Building Information Modelling (BIM) - The new era of construction
Updated: Apr 4
The Architecture, Engineering, and Construction (AEC) industries have long sought techniques to decrease project cost, increase productivity and quality, and reduce project delivery time.
Building Information Modelling (BIM) offers the potential to achieve these objectives. To put it simply, BIM refers to a collaborative method of working which is based on the generation and exchange of data and information between the various project parties.
Based on this information the full cycle of a building, from conception to completion, can be managed. In that sense, it is an indispensable part of the decision-making process. It allows projects to be built virtually before they are constructed physically, eliminating many of the inefficiencies and problems that arise during the construction process.
BIM creates efficiency and users will get enormous benefits. It helps in better collaboration and communication. Digital BIM models allow for sharing, collaborating, and versioning that paper drawing sets don’t. With cloud-based tools, BIM collaboration can seamlessly occur across all disciplines within the project. Cloud access also allows project teams to take the office to the field.
BIM also helps in model-based cost estimation. Many AEC firms are realizing that including estimators earlier in the planning stage allows for more effective construction cost estimation, which has led to the growth of model-based cost estimating (also known as 5D BIM).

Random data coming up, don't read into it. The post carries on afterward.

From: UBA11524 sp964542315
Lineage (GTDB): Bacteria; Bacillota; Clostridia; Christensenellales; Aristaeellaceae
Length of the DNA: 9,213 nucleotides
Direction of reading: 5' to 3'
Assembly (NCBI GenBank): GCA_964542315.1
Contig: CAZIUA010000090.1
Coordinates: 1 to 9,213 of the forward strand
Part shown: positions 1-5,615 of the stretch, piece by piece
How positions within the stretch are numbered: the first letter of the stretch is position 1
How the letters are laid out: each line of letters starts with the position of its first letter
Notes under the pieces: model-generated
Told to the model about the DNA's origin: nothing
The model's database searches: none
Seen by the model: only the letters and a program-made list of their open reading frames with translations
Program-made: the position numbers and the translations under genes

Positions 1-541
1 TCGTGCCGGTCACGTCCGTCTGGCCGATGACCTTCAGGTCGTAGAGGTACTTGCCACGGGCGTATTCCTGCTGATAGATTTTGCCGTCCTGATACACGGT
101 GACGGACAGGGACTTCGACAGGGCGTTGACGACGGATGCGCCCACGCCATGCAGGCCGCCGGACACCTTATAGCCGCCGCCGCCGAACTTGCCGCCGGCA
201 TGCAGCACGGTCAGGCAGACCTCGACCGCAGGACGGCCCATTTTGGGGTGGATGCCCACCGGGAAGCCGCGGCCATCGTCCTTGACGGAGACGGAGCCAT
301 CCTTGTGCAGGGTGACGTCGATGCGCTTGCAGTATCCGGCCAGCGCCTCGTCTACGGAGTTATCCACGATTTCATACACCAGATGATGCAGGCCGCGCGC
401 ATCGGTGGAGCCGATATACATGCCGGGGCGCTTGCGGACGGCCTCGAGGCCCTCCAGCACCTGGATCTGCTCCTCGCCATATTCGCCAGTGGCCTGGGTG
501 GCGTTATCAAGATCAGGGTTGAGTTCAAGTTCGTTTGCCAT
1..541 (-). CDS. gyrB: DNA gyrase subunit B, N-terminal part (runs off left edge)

Preconstruction project visualization is also a significant function of BIM. By using BIM, you can plan and visualize the entire project during preconstruction, before the shovel hits the ground. Space-use simulations and 3D visualizations allow clients to experience what the space will look like, offering the ability to make changes before construction starts. Having a greater overview from the beginning minimizes expensive and time-consuming changes later.
BIM allows design and documentation to be done at the same time, and for documentation to be easily changed to adapt to new information such as site conditions. Schedules can be planned more accurately and communicated exactly and the improved scheduling helps projects be more likely to be completed on time or early.
BIM can help improve construction safety by pinpointing hazards before they become problems and avoiding physical risks by visualizing and planning site logistics ahead of time. Visual risk analysis and safety evaluations can help ensure safety over the course of the project execution.
Overall, the construction industry is seeking to reduce guesswork and project risk, as well as improve information flow when it comes to major decisions and large monetary commitments. Building Information Modelling has become an invaluable tool with an abundance of benefits for the construction industry. Projects utilizing BIM have a greater chance of success and maximize effectiveness for every stage of the project lifecycle and beyond.